Domestic Violence and Bipolar Disorder

While the idea that people with mental disorders are automatically more violent than the general population has been proven to be a myth, there are several aspects of untreated bipolar disorder that can lead to an increased risk of domestic violence. This is a confusing and frightening situation with emotional and physical repercussions for all involved.

What Is Bipolar Disorder?

The brain uses an intricate system of chemical signals to manage emotional functions in the central nervous system. Tiny changes in the level of these chemicals are directly related to the following critical functions:

  • Positive and negative feelings
  • The formation and recollection of memories
  • Impulse control
  • Anxiety and stress management

When individuals suffer from an imbalance or deficiency in this chemical system, they may experience times of extreme depression and times of emotional mania. Some of the most common symptoms of depression include the following:

  • Emotional numbness
  • Persistent sadness
  • Crying
  • Lack of motivation
  • Feelings of hopelessness and despair
  • Suicidal thoughts, words or actions

Some of the most common symptoms of bipolar mania include the following:

  • Emotional outbursts
  • Making reckless and irresponsible decisions, including decisions related to sexual behavior, spending money and using drugs or alcohol
  • Verbal abuse of others
  • Denial and blame-shifting all personal culpability or responsibility for actions
  • Irrationally elevated mood
  • Little need for sleep

Bipolar individuals tend to move from one of these emotional extremes to the other. They often fail to receive treatment because during depressive episodes they don’t believe there is any hope to feel better and during manic times they don’t feel that they need any help. Spouses and loved ones tend to live with a combination of fear and uncertainty as a result.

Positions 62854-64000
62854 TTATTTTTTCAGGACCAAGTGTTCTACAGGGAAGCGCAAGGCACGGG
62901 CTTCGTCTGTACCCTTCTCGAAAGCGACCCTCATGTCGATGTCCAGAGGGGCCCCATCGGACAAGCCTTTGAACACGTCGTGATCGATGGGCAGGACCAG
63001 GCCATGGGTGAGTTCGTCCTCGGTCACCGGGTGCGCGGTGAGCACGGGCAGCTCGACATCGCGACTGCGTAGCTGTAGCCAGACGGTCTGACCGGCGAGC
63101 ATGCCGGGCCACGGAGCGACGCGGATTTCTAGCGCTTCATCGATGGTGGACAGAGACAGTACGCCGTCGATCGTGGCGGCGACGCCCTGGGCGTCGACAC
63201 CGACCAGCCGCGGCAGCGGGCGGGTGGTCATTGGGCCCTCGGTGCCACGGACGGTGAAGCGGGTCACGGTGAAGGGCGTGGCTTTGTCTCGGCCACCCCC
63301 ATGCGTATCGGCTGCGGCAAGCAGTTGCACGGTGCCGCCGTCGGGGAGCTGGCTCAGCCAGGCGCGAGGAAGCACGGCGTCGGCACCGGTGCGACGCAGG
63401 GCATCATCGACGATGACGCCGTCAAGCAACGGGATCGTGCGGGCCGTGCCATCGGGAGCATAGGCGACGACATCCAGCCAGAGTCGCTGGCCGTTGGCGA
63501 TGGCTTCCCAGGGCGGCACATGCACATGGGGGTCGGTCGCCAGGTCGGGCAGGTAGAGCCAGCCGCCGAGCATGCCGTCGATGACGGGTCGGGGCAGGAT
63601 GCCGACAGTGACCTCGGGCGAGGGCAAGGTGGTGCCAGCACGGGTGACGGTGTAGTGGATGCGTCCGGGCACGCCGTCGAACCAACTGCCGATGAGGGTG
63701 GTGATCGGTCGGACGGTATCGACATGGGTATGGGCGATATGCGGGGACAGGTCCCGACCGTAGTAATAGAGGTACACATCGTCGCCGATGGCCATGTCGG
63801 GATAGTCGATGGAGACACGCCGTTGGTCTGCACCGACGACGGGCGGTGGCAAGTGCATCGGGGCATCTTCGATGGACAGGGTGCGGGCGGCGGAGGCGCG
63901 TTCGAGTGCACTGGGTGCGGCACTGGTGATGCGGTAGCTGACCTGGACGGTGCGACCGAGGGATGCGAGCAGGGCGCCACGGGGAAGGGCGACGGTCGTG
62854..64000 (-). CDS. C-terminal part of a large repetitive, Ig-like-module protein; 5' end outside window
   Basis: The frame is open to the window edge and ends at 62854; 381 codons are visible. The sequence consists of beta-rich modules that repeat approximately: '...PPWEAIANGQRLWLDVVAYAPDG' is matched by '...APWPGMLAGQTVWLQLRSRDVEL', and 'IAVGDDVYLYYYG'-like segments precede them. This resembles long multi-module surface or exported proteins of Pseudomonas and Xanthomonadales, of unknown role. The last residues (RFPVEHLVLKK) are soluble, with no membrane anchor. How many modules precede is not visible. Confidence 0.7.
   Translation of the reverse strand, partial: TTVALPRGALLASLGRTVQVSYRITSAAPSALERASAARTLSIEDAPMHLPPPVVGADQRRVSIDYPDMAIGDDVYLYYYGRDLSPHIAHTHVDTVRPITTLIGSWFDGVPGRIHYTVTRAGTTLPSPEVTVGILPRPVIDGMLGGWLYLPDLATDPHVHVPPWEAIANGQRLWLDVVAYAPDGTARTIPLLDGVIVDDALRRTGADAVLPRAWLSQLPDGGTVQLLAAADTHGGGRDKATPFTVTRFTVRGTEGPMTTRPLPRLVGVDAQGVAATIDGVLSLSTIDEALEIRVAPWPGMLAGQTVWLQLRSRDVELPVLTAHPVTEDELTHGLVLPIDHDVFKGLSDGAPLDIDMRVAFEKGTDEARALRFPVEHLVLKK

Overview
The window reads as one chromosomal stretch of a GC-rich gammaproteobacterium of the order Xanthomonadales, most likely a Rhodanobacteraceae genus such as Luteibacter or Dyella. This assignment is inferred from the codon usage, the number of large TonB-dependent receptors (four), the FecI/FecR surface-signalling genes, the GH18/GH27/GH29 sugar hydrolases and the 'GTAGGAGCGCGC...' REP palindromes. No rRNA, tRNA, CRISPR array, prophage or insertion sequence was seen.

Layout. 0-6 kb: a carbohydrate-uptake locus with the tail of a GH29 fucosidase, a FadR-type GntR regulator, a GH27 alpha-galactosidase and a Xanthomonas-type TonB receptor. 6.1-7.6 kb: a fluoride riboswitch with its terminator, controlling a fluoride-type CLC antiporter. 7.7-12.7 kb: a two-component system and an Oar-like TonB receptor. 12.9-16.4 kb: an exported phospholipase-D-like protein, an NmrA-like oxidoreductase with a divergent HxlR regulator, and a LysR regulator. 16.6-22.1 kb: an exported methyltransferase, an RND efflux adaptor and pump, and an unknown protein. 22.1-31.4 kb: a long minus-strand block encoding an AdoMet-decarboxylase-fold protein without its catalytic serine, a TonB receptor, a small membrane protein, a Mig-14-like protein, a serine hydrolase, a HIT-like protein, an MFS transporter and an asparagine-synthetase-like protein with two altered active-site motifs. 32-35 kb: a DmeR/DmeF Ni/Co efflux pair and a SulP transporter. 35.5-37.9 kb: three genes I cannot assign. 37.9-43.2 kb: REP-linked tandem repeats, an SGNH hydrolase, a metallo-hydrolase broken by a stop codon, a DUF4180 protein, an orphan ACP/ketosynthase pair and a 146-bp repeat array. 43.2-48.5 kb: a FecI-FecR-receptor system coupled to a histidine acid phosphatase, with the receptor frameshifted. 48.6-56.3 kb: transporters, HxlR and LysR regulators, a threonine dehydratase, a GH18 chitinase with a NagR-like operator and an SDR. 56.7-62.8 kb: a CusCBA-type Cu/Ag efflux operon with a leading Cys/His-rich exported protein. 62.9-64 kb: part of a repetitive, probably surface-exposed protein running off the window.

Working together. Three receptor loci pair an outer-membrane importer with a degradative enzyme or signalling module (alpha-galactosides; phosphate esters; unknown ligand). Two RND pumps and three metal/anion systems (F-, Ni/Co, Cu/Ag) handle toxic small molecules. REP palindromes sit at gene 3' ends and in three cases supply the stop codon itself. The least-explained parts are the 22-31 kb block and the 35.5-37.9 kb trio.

Bipolar Disorder and Domestic Violence Risks

Individuals with untreated bipolar disorder are at an increased risk for violent behavior for the following reasons:

  • Substance abuse often fuels domestic violence.
  • Mania can cause impulse control disorders.
  • Reckless sexual behavior can cause injury to the bipolar person’s partner.
  • Major depression can cause suicidal thoughts or actions.

Because of the constantly volatile nature of the disease, bystanders are often unsure how to prepare themselves and how to encourage their loved one to get help.

Successful Bipolar Disorder Treatment

While there is no known cure for bipolar disorder, mental health professionals have discovered several very effective treatment tools, including medical care and various forms of counseling, that can reduce symptoms significantly. It is not uncommon for the partner of a bipolar individual to resort to holding an intervention in order to convince his or her partner that help is needed and available.